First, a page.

Switzerland Hiking Guide

Hello there!

To complement our hiking posts, we’ve started compiling some information that might be useful if you want to plan your own hikes in Switzerland.  Whether you just want a quick overview of the most useful apps, some specifics about Swiss weather, or some information about animals to look out for, we’ve got you covered!

  1. What weather should I expect?
  2. Handy apps and websites 
  3. Public transport and hiking in Switzerland 
  4. Are there bears in Switzerland? Animals to look out for when hiking in Switzerland
  5. Where should I hike?
  6. How do I find a hike that suits me?
  7. Seasons and hiking in Switzerland

Below we’ve listed the topics that we’re currently working on. We’ll be continuing to add information as we build this website. 

  1. What weather should I expect?

Switzerland has a wide variety of weather depending on the time of year – and sometimes quite a variety within one day too! As a starting point, the MeteoSwiss website and app (see here for more details) as mentioned below are a good source of weather forecasts.

For more details on the weather you can expect at different times of year, and for more details of Swiss-specific weather challenges such as the foehn winds, check back soon – we’re planning a more detailed page with information about Swiss weather.

Switzerland Hiking Guide
Clouds at the bottom and sunny on top? Swiss weather can surprise you when you least expect it to, but even in the worst weather times of the year like autumn you can find a little bit of sunshine!

2. Handy apps and websites 

There are a couple of key bits of practical information that are needed for virtually every hike, such as how to get there and what the weather will be like. Here’s our top three websites, all of which have corresponding apps as well:

If you’d like more information on useful apps and websites, check out our more detailed page here.

3. Public Transport and Hiking in Switzerland 

Switzerland’s claim to having some of the world’s best public transport extends to connecting up its remoter areas for hikers as well. Trains generally run all year round, while buses, funiculars and cablecars are often more seasonal, running in the summer and/or winter.

In summer, you’ll find regular buses to many of the highest passes in Switzerland, and the public transport is remarkably reliable in these remote areas – I don’t think we’ve ever been left stranded by a bus that didn’t turn up. On sunny days, they even seem to run extra buses to cope with the higher demand.

For more details about using Swiss public transport for hiking, check out our more detailed page here.

  1. Are there bears in Switzerland? 

Are there bears in Switzerland? Will you get bitten to pieces by insects? The short answer is no, there probably won’t be bears, and we actually only rarely get insect bites – from a wildlife perspective we feel pretty safe hiking in Switzerland. There are a few things to watch out for though, including ticks and overprotective sheepdogs.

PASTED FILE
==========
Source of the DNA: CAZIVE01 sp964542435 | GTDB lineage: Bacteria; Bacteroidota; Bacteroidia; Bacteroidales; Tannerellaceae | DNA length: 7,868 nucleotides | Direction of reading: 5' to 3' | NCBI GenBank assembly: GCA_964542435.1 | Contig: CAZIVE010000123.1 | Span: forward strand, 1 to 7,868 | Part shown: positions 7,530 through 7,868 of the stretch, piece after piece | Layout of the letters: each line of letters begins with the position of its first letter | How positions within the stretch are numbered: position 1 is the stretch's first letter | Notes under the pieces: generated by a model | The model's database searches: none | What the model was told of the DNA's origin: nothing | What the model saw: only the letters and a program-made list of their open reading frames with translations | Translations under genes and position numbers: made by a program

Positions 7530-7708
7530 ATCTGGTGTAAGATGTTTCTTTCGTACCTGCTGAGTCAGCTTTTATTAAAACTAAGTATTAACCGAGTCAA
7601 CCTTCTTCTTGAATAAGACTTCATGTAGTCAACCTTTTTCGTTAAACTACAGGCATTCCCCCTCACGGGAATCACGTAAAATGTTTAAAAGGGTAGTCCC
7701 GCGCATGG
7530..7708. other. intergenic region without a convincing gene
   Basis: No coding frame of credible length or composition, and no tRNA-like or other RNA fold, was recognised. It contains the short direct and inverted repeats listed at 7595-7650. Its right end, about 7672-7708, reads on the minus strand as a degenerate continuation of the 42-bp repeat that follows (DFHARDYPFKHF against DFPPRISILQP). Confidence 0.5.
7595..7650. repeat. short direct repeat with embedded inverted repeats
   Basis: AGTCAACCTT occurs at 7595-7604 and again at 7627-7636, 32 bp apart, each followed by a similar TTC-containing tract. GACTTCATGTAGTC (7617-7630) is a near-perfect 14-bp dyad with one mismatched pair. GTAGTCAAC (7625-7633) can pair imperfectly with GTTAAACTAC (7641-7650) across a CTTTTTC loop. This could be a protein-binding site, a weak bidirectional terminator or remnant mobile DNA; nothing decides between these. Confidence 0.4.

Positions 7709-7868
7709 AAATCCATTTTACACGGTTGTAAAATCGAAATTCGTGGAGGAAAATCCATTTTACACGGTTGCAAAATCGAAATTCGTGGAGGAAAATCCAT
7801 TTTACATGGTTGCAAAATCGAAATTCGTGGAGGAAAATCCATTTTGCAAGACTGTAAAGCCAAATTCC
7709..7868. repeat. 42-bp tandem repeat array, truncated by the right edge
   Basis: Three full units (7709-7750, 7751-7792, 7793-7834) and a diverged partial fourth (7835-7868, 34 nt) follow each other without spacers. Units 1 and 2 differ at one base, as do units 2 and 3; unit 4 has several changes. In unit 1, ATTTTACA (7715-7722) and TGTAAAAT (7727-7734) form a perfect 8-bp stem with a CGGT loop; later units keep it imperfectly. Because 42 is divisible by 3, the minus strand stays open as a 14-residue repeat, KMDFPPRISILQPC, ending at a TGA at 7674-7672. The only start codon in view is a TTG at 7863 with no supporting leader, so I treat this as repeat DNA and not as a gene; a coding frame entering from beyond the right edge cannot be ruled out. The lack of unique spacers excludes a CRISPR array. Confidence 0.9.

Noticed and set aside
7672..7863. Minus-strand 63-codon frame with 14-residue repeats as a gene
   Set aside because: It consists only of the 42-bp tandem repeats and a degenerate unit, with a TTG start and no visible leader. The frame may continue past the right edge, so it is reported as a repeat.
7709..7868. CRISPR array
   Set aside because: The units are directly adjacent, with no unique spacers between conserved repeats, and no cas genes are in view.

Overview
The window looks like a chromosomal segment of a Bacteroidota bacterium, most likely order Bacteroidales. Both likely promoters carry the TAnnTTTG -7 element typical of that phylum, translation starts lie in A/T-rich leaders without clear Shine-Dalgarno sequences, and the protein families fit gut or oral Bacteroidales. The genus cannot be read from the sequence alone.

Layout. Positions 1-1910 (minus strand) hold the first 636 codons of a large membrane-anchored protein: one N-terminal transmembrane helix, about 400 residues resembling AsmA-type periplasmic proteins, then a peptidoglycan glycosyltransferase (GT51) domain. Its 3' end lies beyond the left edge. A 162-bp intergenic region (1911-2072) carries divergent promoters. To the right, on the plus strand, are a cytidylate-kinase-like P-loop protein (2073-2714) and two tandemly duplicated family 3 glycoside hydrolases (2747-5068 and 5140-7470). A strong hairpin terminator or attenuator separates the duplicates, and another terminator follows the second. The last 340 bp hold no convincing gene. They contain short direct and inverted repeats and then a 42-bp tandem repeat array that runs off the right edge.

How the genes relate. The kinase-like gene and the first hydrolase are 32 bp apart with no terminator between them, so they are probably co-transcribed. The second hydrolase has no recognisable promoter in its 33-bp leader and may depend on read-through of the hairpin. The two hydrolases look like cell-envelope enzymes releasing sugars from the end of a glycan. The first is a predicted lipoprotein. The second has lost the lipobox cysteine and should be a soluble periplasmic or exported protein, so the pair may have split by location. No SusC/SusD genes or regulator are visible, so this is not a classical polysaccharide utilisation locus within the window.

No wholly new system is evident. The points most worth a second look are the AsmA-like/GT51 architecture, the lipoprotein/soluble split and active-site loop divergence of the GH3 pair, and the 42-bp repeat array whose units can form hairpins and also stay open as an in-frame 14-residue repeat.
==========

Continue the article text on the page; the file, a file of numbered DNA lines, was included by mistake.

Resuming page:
For more information, check out our more detailed page here.

Switzerland Hiking Guide
I nickname all Swiss cows Heidi when I see them – and this one is just picture perfect. Cows are probably one of the most common animals you’ll find hiking in Switzerland.
  1. Where should I hike?

Well, hopefully we’ve got you covered there! One of our main goals is to give you some inspiration about where to hike in Switzerland. It’s always good to check multiple sources though, and it’s admittedly still early days for our blog. For more information and ideas, here’s a couple of the websites we sometimes use for inspiration:

  1. How do I find a hike that suits me?

We put various information on our hike descriptions to give you a rough idea of how to do the hike, including stuff like length, difficulty and amount of altitude gain – we’re planning a more detailed explanation of this information soon…

Some factors for choosing a hike are subjective, but others are more about safety and comfort. However, as a rough starting point for beginners: with a decent level of fitness, we’d recommend starting with something relatively short (3 hours or less) and easy (T1/T2 level) with 500m or less of altitude gain. It’s difficult to generalise though because you’ll find such a wide range of fitness and health in people hiking!

7. Seasons and hiking in Switzerland

Summer and autumn tend to be the main seasons for hiking in Switzerland, but you can hike all year round if you’re willing to be flexible about where you go.

At the moment, most of our hikes are about hiking in spring, summer or autumn, but we do have a few posts with snowy winter walks too, both with and without snowshoes. To complement the snowshoe hikes, we have some tips on snowshoe hiking in Switzerland here.

  • In spring, it’s warm and the days are long but there’s still a lot of snow on the ground higher up.
  • Summer can be very hot at low altitudes.
  • The autumn tends to have more comfortable hiking temperatures (at least for Europeans!) but there generally isn’t much snow, meaning more paths will be accessible than in the spring.
  • The winter is cold with fairly short days and lots of snow – winter hiking is mostly about the snow unless you stay at low altitude.

We’re planning to write a more detailed post about this too at some point – watch this space!

Switzerland Hiking Guide
Winter – the opposite of summer. Cold, wet and often grey. But as you see here that’s not always the case and if you ask me the mountains in Switzerland look their best in winter with the snow dazzling in the sun. It really pays off to venture into the mountains in winter!